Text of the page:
Jian'ou dialect

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Jian'ou
Gṳ̿ing-é-dī / 建甌事
Pronunciation [kuiŋ˧˧ ɪ˥˦ ti˦˦]
Native to Southern China
Region Jian'ou, Fujian province
Chinese character, Kienning Colloquial Romanized
Language codes
ISO 639-3
Glottolog jian1240[1]
This article contains IPA phonetic symbols. Without proper rendering support, you may see question marks, boxes, or other symbols instead of Unicode characters. For an introductory guide on IPA symbols, see Help:IPA.
Bible in Jian'ou Romanised (Genesis), published by the British and Foreign Bible Society.

Jian'ou dialect (Northern Min: Gṳ̿ing-é-dī / 建甌事; Chinese: simplified Chinese: 建瓯话; traditional Chinese: 建甌話; pinyin: Jiàn'ōu huà), also known as Kienow dialect, is a local dialect of Northern Min Chinese spoken in Jian'ou in the north of the Fujian province. It is regarded as the standard common language in Jian'ou.

Phonetics and Phonology[edit]

According to The Eight Tones of Kien-chou (建州八音), a rime dictionary which published in 1795, Jian'ou dialect has 15 initials, 34 rimes and 7 tones in the 18th century, however there are only 6 tones in the modern dialect as the "light level" (陽平) tone disappeared.

Initials[edit]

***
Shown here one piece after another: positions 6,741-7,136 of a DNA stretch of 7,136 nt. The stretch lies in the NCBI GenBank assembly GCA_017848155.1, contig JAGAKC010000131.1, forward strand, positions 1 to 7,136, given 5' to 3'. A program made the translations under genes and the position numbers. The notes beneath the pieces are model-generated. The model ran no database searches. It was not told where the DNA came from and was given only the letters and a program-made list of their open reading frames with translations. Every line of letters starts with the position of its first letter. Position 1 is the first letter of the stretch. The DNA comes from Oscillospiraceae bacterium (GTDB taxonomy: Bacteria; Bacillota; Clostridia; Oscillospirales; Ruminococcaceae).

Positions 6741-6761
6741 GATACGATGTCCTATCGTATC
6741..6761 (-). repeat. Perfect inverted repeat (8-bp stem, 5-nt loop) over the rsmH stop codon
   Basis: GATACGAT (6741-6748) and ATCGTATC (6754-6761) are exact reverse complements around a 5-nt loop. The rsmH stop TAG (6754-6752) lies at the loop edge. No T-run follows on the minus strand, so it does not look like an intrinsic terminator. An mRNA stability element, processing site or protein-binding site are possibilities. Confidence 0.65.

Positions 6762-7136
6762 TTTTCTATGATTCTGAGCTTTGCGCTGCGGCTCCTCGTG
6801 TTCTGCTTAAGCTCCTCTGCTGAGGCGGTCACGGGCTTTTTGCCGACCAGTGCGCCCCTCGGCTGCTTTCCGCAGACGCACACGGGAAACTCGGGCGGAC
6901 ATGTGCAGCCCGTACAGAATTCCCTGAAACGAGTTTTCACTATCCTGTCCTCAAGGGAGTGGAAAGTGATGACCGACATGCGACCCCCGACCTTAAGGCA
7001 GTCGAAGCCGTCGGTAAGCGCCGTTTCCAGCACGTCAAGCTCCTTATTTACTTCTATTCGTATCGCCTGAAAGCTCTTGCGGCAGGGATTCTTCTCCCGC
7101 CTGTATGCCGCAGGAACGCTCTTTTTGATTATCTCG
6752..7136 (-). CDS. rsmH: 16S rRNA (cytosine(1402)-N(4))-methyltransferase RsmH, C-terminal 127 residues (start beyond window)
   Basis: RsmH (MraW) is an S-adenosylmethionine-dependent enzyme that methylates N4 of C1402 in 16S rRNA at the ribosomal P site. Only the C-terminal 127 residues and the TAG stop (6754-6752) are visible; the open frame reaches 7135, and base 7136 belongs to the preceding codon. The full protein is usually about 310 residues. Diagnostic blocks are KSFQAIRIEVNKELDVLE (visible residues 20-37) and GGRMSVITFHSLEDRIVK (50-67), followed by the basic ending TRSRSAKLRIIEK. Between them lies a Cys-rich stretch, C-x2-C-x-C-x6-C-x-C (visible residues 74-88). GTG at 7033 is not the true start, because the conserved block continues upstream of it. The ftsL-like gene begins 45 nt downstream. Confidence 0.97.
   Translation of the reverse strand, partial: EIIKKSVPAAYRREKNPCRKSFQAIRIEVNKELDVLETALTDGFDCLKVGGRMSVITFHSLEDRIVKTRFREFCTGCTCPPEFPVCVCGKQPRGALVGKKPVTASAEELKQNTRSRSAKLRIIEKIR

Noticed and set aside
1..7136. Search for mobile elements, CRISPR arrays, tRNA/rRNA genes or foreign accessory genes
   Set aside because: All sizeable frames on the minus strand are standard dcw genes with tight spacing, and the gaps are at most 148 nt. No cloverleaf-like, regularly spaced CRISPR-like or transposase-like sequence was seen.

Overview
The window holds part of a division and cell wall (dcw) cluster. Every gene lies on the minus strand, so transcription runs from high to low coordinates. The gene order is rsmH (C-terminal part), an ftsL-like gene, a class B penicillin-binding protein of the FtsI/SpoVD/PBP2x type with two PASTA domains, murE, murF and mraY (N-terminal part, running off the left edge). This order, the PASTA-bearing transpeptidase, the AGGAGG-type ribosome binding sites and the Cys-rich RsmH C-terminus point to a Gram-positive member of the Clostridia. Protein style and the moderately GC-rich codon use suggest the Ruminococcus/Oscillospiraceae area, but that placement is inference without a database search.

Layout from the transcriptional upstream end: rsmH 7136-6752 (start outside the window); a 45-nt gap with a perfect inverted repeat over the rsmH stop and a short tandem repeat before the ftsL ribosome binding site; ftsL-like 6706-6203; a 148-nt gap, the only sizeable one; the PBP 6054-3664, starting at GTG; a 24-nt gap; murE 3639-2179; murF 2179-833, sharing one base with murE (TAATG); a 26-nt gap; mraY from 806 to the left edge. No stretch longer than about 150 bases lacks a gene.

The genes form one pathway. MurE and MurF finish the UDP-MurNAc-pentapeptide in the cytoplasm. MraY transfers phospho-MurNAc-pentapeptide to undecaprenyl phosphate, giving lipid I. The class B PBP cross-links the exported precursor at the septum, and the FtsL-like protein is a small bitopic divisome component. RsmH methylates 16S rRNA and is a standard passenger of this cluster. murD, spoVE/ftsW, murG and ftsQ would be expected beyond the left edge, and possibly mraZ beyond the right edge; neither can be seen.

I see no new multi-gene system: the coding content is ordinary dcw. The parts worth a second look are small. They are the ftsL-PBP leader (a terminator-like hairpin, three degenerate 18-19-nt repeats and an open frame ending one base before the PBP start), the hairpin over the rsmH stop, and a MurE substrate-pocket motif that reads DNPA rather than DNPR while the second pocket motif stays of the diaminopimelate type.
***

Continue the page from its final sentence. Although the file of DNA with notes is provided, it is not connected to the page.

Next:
Initials of Jian'ou dialect
  Bilabial Alveolar Velar Glottal
Nasal m n ŋ  
Plosive voiceless unaspirated p t k ʔ
voiceless aspirated  
Affricate voiceless unaspirated   ts    
voiceless aspirated   tsʰ    
Fricative   s x  
Approximant   l    

Rimes[edit]

Rimes of Jian'ou dialect
Open syllable Nasal coda
Open mouth a ɪ ɛ œ ʊ ɔ ai au aiŋ eiŋ œyŋ ɔŋ [2]
Even mouth i ia iau iu iaŋ ieiŋ[3] iɔŋ
Closed mouth u ua [4] uai uiŋ [5] uaŋ uaiŋ uɔŋ
Round mouth y [4] yiŋ [5]

Tones[edit]

Jian'ou has four tones, which are reduced to two in checked syllables.

Tone chart of the Jian'ou dialect
Tone number Tone name Tone contour
1 level (平聲) ˥˦ (54) or ˥ (5)
2 rising (上聲) ˨˩ (21) or ˩ (1)
3 dark departing (陰去) ˨ (2)
4 light departing (陽去) ˦ (4)
5 dark entering (陰入) ˨˦ (24)
6 light entering (陽入) ˦˨ (42)

The entering tones in Jian'ou dialect do not have any entering tone coda (入聲韻尾) such as /-ʔ/, /-p̚/, /-t̚/ and /-k̚/ which makes it distinct from many other Chinese varieties.

Footnotes[edit]

  1. ^ Hammarström, Harald; Forkel, Robert; Haspelmath, Martin, eds. (2017). "Jian'ou". Glottolog 3.0. Jena, Germany: Max Planck Institute for the Science of Human History. 
  2. ^ /oŋ/ which is mentioned in Kienning Colloquial Romanized has merged into /ɔŋ/ in the modern dialect.
  3. ^ /ieiŋ/ is not mentioned in Kienning Colloquial Romanized as it diverged from /iŋ/ after the romanization system was established.
  4. ^ a b /yɛ/ tends to merge into /uɛ/.
  5. ^ a b /yiŋ/ tends to merge into /uiŋ/.

References[edit]

  • Běijīng dàxué zhōngguóyǔyánwénxuéxì yǔyánxué jiàoyánshì. (1989) Hànyǔ fāngyīn zìhuì. Běijīng: Wénzìgǎigé chūbǎnshè.(北京大學中國語言文學系語言學教研室. 1989. 漢語方音字匯. 北京: 文字改革出版社)
  • Norman, Jerry. [1988] (2002). Chinese. Cambridge, England: CUP ISBN 0-521-29653-6
  • Yuán, jiāhuá (1989). Hànyǔ fāngyán gàiyào (An introduction to Chinese dialects). Beijing, China: Wénzì gǎigé chūbǎnshè. (袁家驊. 1989. 漢語方言概要. 北京:文字改革出版社.)
  • Compilation Commission of Chorography of Jian'ou County 建瓯县地方志编纂委员会 (1994). Jian ou xian zhi 建瓯县志 ["Chorography of Jian'ou County"]. 36. Beijing: Zhonghua Book Company. ISBN 7-101-01283-3. 

External links[edit]